In the midst of Covid-19 we are reminded more than ever of the need to plan ahead. In these unprecedented times, you may find yourself in a position where your health deteriorates suddenly and you are too unwell to make decisions about your own affairs.
Background to Lasting Powers of Attorneys
Whilst Lasting Powers of Attorney (LPAs) have been available since 2007 and many are aware of the benefits of the Property and Financial Affairs document, we have found that people are more hesitant to have the Health and Welfare LPA prepared.
Perhaps because the LPA for Property and Financial Affairs followed on from Enduring Powers of Attorney (which covered the same decisions and was available from the mid 1980’s) people seem more comfortable with this application and the areas that it covers.
In it’s basic form, an LPA allows you to give someone (or some people) of your choice, that you trust, the legal authority to act on your behalf in relation to your affairs in the event that you are no longer able to make decisions (i.e. you lack mental capacity).
The LPA for Health and Welfare allows your chosen attorneys to make decisions about your daily routine (what you eat, wear and who can visit) and also make decisions about your care (including where you live) and life sustaining treatment. This document can only be used if you have lost mental capacity and are no longer able to make decisions in relation to your health and welfare.
When would I need an LPA for Health and Welfare?
The LPA for Health and Welfare is particularly important if;
- you have strong feelings about whether you wish to receive life sustaining treatment;
- you would prefer to live at home or a residential care home (and if in a care home which one); or
- your family are likely to argue over who should make decisions on your behalf.
What if I don’t have an LPA for Health and Welfare in place?
If you were to lose mental capacity (and therefore cannot make decisions for yourself) and didn’t have a LPA for Health and Welfare in place, the risk is that you may have people making decisions for you that you have not appointed and that you do not want to do so, and those that you may have wanted to make such decisions may not have the ability to stop them.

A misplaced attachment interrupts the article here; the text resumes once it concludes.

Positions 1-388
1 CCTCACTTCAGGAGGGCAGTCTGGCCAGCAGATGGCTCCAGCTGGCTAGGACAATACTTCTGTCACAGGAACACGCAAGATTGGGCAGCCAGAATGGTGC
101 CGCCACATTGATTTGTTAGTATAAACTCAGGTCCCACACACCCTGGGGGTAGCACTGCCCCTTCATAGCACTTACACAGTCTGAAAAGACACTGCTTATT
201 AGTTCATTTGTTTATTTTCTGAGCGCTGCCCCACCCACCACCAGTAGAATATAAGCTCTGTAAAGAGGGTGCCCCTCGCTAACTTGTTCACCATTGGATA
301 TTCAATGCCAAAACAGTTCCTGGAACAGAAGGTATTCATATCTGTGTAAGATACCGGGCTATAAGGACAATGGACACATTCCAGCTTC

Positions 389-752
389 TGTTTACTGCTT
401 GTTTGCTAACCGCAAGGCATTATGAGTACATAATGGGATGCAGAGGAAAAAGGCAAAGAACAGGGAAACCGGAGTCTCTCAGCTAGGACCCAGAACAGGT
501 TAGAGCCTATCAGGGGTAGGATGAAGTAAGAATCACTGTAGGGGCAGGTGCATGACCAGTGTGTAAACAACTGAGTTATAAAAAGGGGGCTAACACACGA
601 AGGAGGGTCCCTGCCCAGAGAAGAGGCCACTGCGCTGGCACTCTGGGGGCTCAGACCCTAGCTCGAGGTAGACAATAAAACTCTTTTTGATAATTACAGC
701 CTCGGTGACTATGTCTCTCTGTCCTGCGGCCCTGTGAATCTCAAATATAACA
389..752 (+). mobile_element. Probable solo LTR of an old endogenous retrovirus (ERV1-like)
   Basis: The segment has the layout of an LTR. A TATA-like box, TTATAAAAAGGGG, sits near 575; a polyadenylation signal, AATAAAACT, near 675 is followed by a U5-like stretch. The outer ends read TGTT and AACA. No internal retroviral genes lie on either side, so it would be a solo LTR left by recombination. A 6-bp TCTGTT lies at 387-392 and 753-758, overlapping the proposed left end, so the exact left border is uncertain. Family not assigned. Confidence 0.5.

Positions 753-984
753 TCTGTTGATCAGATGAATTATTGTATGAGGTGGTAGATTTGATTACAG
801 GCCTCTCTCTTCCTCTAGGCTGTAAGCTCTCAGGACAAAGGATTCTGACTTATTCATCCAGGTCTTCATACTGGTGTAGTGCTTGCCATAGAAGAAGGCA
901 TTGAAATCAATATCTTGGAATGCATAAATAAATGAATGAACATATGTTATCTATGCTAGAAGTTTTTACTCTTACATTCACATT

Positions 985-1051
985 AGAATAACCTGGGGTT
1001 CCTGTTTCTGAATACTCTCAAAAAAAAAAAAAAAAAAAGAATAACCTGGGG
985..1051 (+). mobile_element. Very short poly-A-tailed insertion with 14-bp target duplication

- You may be kept on life support or resuscitated against your wishes.
- Only your legal next of kin would be consulted about decisions.
- Social Services could make decisions about where you live and the level of care that you require.
- The Court of Protection may have to become involved if there is a dispute with regards to decision making on your behalf which can be expensive and time consuming.
Can I still make my own decisions / does this take anything away from me?
Having an LPA for Health and Welfare does not stop you making your own decisions whilst you have mental capacity to do so.
Setting up a Lasting Power of Attorney for Health and Welfare gives your attorneys the legal authority to act on your behalf in your best interest once your have lost mental capacity.
If you would like to discuss Lasting Powers of Attorney for either Health and Welfare or Property and Financial Affairs please contact our Private Client team on 01763 241 261.